The majority of the light falling on a highly polished surface, such as a mirror, is reflected. The reflected ray obeys the laws of reflection.
Let us recall these laws,
(i) The angle of incidence is equal to the angle of reflection, and
(ii) The incident ray, the normal to the mirror at the point of incidence and the reflected ray all lie in the same plane.
All types of reflecting surfaces, including spherical surfaces, are subjected to these laws of reflection.
You are probably familiar with how a plane mirror creates an image. What are the image's characteristics?
A plane mirror always produces a virtual and erect image. The image has the same dimensions as the object. The formed image is the same distance behind the mirror as the object in front of it. In addition, the image is inverted laterally.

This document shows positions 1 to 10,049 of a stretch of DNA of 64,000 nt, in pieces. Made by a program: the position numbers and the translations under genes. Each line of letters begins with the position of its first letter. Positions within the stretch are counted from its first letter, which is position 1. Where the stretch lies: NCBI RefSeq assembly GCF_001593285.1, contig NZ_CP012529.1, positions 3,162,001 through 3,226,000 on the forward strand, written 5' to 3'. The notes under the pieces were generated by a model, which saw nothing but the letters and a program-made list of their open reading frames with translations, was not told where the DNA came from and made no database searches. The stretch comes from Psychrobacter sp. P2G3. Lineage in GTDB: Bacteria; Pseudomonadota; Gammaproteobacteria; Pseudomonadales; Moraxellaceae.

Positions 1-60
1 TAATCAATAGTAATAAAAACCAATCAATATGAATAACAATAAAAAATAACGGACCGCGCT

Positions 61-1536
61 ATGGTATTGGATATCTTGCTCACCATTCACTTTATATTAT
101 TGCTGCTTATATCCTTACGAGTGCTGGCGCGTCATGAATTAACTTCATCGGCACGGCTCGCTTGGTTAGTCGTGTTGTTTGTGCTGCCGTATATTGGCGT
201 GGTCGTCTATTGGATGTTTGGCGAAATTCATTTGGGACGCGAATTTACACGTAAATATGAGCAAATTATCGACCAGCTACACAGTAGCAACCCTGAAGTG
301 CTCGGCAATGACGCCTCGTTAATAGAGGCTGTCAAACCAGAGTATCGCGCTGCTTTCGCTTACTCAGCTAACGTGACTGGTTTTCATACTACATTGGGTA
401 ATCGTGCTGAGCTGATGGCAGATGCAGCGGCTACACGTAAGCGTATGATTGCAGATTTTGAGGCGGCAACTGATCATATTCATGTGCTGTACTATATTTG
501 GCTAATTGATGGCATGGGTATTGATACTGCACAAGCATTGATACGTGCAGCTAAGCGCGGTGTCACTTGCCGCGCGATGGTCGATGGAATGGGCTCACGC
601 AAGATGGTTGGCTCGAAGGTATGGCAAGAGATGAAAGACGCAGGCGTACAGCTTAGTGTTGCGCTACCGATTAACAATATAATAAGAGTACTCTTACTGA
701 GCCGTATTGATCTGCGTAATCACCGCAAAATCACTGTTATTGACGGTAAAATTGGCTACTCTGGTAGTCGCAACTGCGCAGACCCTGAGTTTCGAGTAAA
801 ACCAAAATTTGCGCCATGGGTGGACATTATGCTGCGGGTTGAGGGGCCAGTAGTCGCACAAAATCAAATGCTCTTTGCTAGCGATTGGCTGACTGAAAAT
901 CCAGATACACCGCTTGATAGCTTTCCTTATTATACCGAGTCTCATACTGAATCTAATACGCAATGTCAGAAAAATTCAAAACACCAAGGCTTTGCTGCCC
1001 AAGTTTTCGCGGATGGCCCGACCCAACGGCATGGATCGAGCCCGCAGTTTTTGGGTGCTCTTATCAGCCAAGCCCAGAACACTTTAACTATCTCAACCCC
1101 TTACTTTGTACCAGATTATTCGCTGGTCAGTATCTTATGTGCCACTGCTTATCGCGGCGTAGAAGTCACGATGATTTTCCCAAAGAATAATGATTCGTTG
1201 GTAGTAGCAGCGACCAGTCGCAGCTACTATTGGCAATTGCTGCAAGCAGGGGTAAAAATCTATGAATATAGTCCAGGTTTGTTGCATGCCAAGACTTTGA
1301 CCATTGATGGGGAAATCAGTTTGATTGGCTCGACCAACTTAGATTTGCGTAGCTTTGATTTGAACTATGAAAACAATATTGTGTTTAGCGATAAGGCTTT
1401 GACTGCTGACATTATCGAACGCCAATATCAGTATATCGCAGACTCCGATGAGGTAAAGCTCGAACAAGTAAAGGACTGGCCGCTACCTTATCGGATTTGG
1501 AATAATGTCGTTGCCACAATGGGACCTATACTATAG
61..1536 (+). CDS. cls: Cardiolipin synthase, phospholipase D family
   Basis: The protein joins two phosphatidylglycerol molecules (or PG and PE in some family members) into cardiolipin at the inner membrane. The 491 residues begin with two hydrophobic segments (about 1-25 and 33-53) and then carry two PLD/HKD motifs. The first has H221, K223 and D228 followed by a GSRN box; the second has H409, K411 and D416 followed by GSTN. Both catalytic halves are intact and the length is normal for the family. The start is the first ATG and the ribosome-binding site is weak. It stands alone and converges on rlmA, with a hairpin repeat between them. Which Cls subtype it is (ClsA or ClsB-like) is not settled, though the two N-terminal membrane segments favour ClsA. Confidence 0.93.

What would happen if the reflecting surfaces were curved? Let us take a look at the following activity.
- Obtain a large, gleaming spoon.
- Try to look at your face from its curved side.
- Is the image of your face smaller or larger than usual?
- Slowly move the spoon away from your face.
- Take a look at the image. What happens when it changes?
- Repeat the activity by reversing the spoon.
- What does the image now look like? Compare the image characteristics on the two surfaces.
Curved surface of a shining spoon
The curved surface of a spherical mirror is similar to the curved surface of a shining spoon. The spherical mirror is the most common type of curved mirror. The reflecting surfaces of such mirrors can be considered a part of the sphere's surface. We will discuss about the spherical mirrors in the next section.